I think that's right. Argentina is out of the numbers I've given, but -- and the new acquisitions are in it. And roughly speaking, they're a push, once everybody's -- you got a full quarter. The first quarter's a little noisy. Second quarter may be a little noisy, but by the last two quarters, we should be back in line at that rate.

Paul Sankey - Deutsche Bank AG

And then just on Slide 7, at a very kind of simplistic level, if I look at your Oil and Gas segment earnings, they're down from Q4 '09 to Q4 '10 despite, whatever it is, a $10 increase in the oil price and the increased volume. Can you just talk a little bit about what's going on there and some of the...

Stephen Chazen

I think two major factors: one, some of this employee expense got rolled into that; and second -- it's not really operating costs. Second is the mix, the mix is a little gassier.

Edward Lowe

Paul, the slide you're referring to as well includes the impairment charges because this reflects on a reported basis.

Operator

Our next question comes from the line of Arjun Murti of Goldman Sachs.

Arjun Murti - Goldman Sachs Group Inc.

Steve, just to follow up on the California shale comments you made. I think you said about 107 wells outside of Elk Hills proper in the shale. How many rigs do you need to do that? Do you have them? And where do you stand on completion crews and the fracture stimulation side of things?

William Albrecht

Yes, we're planning to run about 12 rigs drilling exclusively shale wells. And that's in all of California, not just on Elk Hills proper.

Arjun Murti - Goldman Sachs Group Inc.

And do you have the 12 now or do you still need to procure some?

William Albrecht

No, we have the 12 right now.

Arjun Murti - Goldman Sachs Group Inc.

And how about completion crews?

William Albrecht

Well, a lot of these shale completions are acidized as opposed to fracturing, and we're in pretty good shape on our acid.

Arjun Murti - Goldman Sachs Group Inc.

So this is a situation where, as you drill the wells -- the production should show up as you drill the wells?

William Albrecht

Yes, we shouldn't have a large inventory of wells waiting on completion due to a shortage of services.

Stephen Chazen

We're running along pretty well right now. We're tracking the first three weeks of the month, we're right on. We gave you a number here for number of wells drilled. The locations are permitted, and the rigs are in place and the completion crews are in place. Except for a rainstorm or something like that, it's unlikely that there's much downside to this.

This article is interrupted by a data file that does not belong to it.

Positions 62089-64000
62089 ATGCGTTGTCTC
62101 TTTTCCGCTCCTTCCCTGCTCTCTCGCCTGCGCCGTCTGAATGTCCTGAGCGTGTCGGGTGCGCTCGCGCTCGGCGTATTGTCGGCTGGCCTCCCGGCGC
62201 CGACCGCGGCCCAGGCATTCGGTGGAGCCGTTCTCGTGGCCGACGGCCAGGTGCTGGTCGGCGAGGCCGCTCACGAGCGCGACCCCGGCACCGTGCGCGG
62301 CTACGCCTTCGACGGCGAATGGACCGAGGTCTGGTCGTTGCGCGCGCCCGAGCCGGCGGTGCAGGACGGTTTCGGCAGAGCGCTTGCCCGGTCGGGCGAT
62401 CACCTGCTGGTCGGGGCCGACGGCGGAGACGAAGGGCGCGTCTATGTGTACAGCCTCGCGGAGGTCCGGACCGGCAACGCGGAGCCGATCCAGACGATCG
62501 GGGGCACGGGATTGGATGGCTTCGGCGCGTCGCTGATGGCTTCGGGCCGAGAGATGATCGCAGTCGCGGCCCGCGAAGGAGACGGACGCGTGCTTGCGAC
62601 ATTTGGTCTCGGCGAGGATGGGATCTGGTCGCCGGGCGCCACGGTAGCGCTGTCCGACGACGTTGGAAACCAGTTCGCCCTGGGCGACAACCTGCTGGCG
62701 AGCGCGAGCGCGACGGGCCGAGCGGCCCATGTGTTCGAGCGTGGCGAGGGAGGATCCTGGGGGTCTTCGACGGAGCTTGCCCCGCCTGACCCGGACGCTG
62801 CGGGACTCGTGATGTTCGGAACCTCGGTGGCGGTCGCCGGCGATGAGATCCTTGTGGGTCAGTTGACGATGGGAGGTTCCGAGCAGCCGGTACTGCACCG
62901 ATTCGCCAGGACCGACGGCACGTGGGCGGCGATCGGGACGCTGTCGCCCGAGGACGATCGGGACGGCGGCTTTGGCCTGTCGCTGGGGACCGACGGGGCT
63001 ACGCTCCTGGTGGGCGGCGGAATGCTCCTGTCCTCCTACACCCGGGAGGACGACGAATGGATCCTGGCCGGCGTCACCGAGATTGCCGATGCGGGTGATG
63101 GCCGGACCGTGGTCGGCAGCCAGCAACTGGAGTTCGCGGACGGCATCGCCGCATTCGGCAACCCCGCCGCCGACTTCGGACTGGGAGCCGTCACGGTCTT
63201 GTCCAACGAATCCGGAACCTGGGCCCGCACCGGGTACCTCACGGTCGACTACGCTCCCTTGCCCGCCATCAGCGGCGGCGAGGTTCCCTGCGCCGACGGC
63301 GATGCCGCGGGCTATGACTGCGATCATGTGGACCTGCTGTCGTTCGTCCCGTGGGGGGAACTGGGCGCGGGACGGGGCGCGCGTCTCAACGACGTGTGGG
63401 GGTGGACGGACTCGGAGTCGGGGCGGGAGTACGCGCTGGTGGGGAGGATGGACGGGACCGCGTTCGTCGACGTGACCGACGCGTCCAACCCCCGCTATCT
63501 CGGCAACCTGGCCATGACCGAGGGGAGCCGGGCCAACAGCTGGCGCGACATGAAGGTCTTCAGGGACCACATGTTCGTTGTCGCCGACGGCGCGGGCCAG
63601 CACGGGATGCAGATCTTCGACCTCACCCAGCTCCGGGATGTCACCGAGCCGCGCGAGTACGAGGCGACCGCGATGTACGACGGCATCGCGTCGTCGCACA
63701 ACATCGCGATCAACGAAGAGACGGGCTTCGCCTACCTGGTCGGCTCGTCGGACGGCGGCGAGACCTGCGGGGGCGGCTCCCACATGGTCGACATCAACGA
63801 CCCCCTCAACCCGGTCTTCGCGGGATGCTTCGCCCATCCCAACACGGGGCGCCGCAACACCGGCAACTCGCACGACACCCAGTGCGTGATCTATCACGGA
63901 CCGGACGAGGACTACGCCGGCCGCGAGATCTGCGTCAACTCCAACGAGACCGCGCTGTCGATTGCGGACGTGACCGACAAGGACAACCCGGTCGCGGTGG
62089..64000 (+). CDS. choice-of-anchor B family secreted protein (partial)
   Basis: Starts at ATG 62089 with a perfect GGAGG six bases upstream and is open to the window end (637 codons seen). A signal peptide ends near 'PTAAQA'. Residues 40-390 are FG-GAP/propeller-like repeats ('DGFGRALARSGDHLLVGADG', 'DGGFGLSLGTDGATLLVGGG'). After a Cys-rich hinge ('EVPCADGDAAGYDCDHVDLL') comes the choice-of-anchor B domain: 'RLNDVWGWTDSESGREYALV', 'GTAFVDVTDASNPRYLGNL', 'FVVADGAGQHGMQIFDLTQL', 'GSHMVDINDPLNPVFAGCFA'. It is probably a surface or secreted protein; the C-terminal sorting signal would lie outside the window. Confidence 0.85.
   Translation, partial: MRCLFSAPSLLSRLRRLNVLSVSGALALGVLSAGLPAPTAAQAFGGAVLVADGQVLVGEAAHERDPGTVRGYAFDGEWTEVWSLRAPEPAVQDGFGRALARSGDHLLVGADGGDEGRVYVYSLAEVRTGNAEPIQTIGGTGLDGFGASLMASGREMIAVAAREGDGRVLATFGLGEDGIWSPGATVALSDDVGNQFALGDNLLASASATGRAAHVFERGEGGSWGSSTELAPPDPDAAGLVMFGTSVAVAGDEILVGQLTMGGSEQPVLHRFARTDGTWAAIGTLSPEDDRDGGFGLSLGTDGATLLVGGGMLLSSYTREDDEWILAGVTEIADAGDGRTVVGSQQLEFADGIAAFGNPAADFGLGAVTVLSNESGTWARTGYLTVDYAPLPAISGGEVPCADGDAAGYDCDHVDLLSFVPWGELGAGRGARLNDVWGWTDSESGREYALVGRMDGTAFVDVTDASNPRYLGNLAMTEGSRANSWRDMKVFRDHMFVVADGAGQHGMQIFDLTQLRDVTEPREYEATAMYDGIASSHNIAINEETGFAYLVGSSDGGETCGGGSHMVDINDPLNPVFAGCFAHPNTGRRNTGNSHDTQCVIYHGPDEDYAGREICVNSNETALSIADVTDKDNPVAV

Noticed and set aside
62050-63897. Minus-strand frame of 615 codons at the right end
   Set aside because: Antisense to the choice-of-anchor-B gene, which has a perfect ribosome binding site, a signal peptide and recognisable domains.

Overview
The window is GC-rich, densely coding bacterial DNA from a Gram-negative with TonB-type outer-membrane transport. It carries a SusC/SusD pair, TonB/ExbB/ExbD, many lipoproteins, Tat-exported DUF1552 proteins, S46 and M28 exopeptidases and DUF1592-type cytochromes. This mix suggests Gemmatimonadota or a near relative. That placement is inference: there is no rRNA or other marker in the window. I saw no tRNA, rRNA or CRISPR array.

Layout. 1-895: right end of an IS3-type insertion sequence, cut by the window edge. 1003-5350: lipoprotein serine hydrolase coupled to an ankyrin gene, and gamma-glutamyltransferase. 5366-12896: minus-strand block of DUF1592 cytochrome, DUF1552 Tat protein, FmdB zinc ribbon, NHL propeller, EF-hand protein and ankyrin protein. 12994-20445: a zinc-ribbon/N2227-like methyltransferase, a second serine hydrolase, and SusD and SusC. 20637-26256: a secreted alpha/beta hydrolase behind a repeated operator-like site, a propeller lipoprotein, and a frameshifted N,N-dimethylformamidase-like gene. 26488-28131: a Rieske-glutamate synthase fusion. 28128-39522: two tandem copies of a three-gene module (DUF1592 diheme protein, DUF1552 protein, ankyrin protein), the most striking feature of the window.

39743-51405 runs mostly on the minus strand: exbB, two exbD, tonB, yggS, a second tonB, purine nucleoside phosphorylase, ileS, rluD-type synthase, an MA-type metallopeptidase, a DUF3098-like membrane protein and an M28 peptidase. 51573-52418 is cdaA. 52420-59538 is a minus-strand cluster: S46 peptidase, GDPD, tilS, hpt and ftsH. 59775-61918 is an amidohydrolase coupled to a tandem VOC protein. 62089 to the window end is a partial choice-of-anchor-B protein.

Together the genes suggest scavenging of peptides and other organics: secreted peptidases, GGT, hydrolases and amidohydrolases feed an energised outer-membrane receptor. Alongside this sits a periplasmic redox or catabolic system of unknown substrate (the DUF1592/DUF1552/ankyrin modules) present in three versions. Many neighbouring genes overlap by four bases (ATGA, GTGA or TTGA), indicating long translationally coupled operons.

Arjun Murti - Goldman Sachs Group Inc.

And in the Analyst Meeting, you gave a range of 400,000 to 700,000 BOEs per well. If you take 500,000 BOEs a well times 100 wells, that's 0.5 billion barrels a year of opportunity. From a reserve booking standpoint, is that how we should think about it or is there some lag because you got to see production over time? And that's obviously just one year's drilling.

Stephen Chazen

No, I think the way you should look at it is that, once you start a development program and you drill a few wells, the rest are pretty much by analogy. You don't get enormous variation on average. So in theory, you could book a lot of PUDs. We tend to be light on PUDs. I think this past year, we're about 25% PUDs as a company. So booking a lot of PUDs is not something we do an enormous amount of. But we do book PUDs because a lot of these are very similar to each other, so a statistical approach gives you a pretty conservative result. We are working on, our costs are coming down as it's repeatability, and the completion techniques are improving, so I'm pretty optimistic that we'll do pretty good. But as far as the booking goes, we'll book on a pretty conservative basis, but we are booking some PUDs.

Arjun Murti - Goldman Sachs Group Inc.

And then the last question, on California. It looks like, at least relative to the 520, a decent number is within the Kern County discovery area as a shale opportunity. Is that all still within that broad range of economics you provided at the Analyst Meeting or is the Kern County Discovery Area --

Stephen Chazen